Dad watched while the nurse wiped me off, wrapped me up in blankets, and gave me to Mom. My eyelids were closed, and my mother thought I looked like all the other newborn babies she’d ever seen. She gets emotional when she talks about back then. “I just loved holding you and wanted to keep us right there, just like we were,” she told me. But after only a minute, the staff told her they needed to get me to the nursery right away. She didn’t like it one bit, but she assumed they knew best and held her tongue, which if you know my mom wasn’t an easy thing for her. Especially when it came to me.
Meanwhile, Dad was more awake and alert, and the more he saw going on, the more he began to question whether the activity was routine. He was told to hurry to the nursery, but when he got there, they made him wait outside. As he waited, he became increasingly concerned about why they separated me from Mom so quickly. Shouldn’t there be some sort of bonding process going on right after birth? And there was a flurry of doctors coming and going, rushing right past him as though he wasn’t standing there. He tried to catch somebody’s eye, hoping one of the staff would stop and tell him something, but they just kept going. With each passing minute, Dad’s fear grew.
Back in the delivery room, Mom was tired. She felt horrible and wonderful at the same time, if that’s possible. She always tells me she wanted a boy to be her first. I know my dad had big dreams about playing baseball with me—he’s a fan of all sports, golf, basketball, and football, but loves baseball the most. My mother just lay there with her eyes closed, picturing us in the backyard: Dad going all out the way he always does, putting down bases to create the perfect field. I’d be catching the ball and tossing it back. I remember hearing about the movie Field of Dreams and thinking Dad was probably like the star, Kevin Costner. He’d build the field and they would come, his and Mom’s first son, then their second and third. Mom shared that dream, too, with a tomboy daughter thrown into the mix somewhere.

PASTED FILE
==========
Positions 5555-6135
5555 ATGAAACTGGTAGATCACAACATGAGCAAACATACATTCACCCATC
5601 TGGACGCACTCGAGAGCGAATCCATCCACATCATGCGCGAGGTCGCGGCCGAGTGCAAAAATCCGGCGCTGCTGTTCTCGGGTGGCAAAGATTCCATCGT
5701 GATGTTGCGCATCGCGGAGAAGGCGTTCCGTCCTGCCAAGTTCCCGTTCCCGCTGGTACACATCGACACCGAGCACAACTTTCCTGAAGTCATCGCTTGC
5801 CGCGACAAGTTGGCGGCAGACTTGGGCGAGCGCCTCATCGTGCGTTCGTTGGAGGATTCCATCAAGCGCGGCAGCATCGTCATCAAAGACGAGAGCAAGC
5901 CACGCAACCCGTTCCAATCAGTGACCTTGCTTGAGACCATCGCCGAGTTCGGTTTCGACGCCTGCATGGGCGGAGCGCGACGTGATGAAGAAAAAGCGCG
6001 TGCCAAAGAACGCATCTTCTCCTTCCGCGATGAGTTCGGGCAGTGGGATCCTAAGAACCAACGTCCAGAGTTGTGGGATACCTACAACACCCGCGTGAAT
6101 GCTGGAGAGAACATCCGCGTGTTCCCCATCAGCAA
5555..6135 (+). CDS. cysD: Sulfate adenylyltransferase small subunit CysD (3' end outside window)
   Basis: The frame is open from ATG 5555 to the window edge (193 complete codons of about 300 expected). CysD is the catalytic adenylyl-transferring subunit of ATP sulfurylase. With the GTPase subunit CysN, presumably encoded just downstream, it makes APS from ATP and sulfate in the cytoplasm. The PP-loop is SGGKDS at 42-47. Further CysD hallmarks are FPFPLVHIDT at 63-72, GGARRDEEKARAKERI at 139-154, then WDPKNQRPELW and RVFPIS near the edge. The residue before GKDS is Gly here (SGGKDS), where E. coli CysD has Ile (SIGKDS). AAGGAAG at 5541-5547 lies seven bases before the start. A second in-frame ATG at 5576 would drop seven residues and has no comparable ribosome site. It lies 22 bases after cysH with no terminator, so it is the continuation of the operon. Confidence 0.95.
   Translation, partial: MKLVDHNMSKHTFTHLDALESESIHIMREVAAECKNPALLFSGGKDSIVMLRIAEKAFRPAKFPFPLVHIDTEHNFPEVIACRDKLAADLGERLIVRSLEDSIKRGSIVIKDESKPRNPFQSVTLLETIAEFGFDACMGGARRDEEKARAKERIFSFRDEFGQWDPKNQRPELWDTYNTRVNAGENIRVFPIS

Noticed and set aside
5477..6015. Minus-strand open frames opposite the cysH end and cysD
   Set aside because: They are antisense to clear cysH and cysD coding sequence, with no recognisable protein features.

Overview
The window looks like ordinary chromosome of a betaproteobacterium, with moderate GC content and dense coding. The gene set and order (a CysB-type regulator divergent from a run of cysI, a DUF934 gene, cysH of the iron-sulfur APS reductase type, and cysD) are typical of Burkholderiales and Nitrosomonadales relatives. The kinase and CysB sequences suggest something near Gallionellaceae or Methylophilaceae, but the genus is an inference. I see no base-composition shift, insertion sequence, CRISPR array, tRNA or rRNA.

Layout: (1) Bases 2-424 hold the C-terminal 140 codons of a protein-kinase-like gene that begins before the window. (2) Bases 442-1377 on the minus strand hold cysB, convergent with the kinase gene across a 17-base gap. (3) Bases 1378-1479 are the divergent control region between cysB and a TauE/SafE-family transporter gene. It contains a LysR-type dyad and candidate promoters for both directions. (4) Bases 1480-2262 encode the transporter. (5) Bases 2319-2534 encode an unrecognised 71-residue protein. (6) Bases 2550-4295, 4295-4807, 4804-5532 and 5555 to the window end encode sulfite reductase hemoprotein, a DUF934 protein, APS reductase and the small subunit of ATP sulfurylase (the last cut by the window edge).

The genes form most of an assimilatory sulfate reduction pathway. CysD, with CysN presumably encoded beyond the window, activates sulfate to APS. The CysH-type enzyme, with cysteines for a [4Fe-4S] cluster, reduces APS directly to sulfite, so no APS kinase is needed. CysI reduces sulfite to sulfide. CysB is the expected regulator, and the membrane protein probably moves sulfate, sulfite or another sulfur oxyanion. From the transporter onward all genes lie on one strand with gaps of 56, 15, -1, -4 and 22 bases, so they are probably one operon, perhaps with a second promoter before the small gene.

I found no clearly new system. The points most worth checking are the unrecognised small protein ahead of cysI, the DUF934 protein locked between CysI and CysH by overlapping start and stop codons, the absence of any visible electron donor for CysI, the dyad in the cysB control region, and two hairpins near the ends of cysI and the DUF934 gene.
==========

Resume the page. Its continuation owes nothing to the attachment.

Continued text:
Mammaw Betty (my grandma—Mom’s mother) arrived to sit with Mom while Dad went with me. Dad liked to say Mom had a textbook pregnancy. But Mom remembers that day in the hospital when she felt what she calls her “mother’s instincts”—something wasn’t quite right, but she couldn’t put her finger on it exactly.